The painting that keeps teaching – Eusebius McKaiser

2012-06-02 12:08

Dear Ferial,

You are obviously one of the country’s most respected editors.

Your heart is in the right place, and it is little wonder that, filled with compassion for the hurt many felt at the sight of The Spear, and fear that some might burn more of your newspapers, hunt you down or kill your vendors, you decided it was best to take down the image from your site.

You did the wrong thing. Political bullying and disrespect for the Bill of Rights won on Monday morning.

Media freedom is the loser, and our democracy is worse off for the decision you have taken.

Your accompanying article explains the relentless pressure you have felt.

It reads like a Sylvia Plath poem and seems like a pretty good, self-preserving reason for bowing to pressure.

Taking down the image was not in the “national interest”.

It is in the interest of Jacob Zuma, his family, his supporters, some in the African National Congress who feel insulted, and members of the public who feel the same.

But deciding it was in the national interest is not an exercise simply in determining how the majority feels and endorsing those feelings willy-nilly.

By that logic, it is “in the national interest” to chuck out the rights of gay people, to bring back the death penalty and to allow teachers to smack kids in our schools.

I think your decision to take down the image undermines your own front page story in last week’s City Press.

You ran an accurate, and very important, cover story that told us that not all blacks think the same and that not all ANC or alliance politicians think the same.

For example, Minister of Arts and Culture Paul Mashatile had a very different take on this issue to Gwede Mantashe and to that of Minister of Higher Education Blade Nzimande, who called the painting an assault on the black body. (Let’s leave aside the missing fact that Zuma’s body is his, not every black man’s.)

Mashatile’s tone was more measured. He showed no anger and he said that there was no ANC “debate” on whether to boycott your paper.

His own preference was for “dialogue” even though he, too, regarded the painting as offensive.

Similarly, brilliant old timer and ANC intellectual heavyweight Pallo Jordan also defended the artist’s right to artistic freedom while explaining it is important for artists to be sensitive.

And, in an interview in your own newspaper one of our best writers, Zakes Mda, was scathingly brilliant about Zuma’s inability to live with being offended.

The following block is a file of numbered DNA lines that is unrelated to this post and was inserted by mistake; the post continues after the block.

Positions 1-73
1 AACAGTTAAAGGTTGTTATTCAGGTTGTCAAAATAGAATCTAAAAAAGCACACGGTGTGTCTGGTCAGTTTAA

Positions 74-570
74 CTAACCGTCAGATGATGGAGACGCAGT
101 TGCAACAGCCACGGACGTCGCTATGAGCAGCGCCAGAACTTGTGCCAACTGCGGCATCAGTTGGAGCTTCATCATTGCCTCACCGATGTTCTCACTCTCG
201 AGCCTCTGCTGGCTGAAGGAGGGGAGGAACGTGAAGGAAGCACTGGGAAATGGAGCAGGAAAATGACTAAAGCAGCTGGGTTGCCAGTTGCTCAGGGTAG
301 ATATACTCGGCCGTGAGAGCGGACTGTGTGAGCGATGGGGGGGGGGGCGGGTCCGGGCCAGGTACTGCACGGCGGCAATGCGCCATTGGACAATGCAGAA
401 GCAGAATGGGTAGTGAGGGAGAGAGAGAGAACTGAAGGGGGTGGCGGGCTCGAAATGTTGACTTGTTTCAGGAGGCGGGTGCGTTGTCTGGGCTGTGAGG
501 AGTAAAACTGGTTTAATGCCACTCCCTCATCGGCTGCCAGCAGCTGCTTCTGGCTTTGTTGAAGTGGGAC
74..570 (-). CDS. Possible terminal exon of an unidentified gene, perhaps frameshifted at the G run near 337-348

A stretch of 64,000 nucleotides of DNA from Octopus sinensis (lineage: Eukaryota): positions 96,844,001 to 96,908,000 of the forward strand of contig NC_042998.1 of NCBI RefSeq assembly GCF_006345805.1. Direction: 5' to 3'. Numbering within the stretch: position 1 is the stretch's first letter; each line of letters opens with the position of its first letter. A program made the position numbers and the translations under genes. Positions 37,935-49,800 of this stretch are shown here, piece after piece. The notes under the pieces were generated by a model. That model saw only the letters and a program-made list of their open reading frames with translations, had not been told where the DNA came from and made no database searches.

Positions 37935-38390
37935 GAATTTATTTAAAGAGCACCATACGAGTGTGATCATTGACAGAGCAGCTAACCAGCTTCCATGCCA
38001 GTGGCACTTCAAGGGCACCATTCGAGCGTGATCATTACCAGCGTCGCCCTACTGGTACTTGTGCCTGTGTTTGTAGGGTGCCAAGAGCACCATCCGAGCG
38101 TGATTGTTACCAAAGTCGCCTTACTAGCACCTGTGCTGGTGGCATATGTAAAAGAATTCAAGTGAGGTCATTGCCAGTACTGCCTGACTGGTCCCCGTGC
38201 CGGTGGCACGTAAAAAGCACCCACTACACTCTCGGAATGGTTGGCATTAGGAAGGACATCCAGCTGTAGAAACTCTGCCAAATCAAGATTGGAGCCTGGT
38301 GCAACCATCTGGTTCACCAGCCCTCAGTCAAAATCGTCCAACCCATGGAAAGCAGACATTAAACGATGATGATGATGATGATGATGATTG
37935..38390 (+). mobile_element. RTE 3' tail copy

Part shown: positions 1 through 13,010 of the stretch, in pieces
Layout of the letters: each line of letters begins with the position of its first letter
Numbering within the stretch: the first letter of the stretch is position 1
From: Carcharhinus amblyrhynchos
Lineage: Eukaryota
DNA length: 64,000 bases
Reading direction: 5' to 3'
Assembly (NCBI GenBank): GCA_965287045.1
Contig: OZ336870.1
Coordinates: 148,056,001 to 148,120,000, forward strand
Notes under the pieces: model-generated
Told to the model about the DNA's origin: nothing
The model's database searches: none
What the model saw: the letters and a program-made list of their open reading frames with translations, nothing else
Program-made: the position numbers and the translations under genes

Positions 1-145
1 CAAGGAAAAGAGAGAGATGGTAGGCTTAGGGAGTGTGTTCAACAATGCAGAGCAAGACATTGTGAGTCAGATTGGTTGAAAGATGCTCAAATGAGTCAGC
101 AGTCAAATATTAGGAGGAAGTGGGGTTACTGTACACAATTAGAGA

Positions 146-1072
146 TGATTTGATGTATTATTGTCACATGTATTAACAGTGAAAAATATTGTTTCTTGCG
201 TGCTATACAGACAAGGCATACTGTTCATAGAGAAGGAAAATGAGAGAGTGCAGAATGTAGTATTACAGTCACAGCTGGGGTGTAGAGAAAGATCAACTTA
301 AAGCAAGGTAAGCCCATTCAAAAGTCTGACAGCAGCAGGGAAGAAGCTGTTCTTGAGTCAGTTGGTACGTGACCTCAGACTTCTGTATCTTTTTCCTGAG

Here’s my point. By climbing down on this issue you do all of us, including black South Africans, a huge disservice.

I am – cough – offended (to use the word of the week) that you have such low expectations of angry readers and angry politicians.

I am offended that you did not take seriously your newspaper’s own recognition that not all blacks think the same, and many of us have your back covered, including many ANC politicians.

The right to dignity does not include the right not to be offended. This is why Zuma’s case is legally impotent.

Your decision robs us of an opportunity to entrench, legally, the meaning and implications of artistic freedom.

The aesthetic merits of the work are beside the point. Bad art, like bad politicians, is allowed to exist.

I think your self-censorship feeds into a white supremacist history of lowering expectations of what black people can handle.

The modern version of “don’t teach them maths because they won’t get it” seems to be “don’t demand of them what you would demand of a cosmopolitan, progressive, educated white person – tolerance of artistic freedom – because ‘they’ won’t get it!”.

And, yes, I know you “did not intend” to say this. But you’re engaging in an “anthropology of low expectations”.

Don’t be condescending to black South Africans – hold us to a high standard and don’t take us seriously when we bully you. We’re trying our luck, and in this case you caved.

Next week Mantashe will be back, and then what?

You must be “brave’’ Ferial, as many say you are, and let go of the prospects of being liked by everyone.

Rather be respected for consistency and principled editorial decisions; it’s way cooler. Seriously, dude.

Yours in “robust debate”.

» McKaiser is an associate at the Wits Centre for Ethics and can be followed on Twitter @eusebius. This is a shortened version of his original open letter to the newspaper’s editor in response to The Spear’s virtual death

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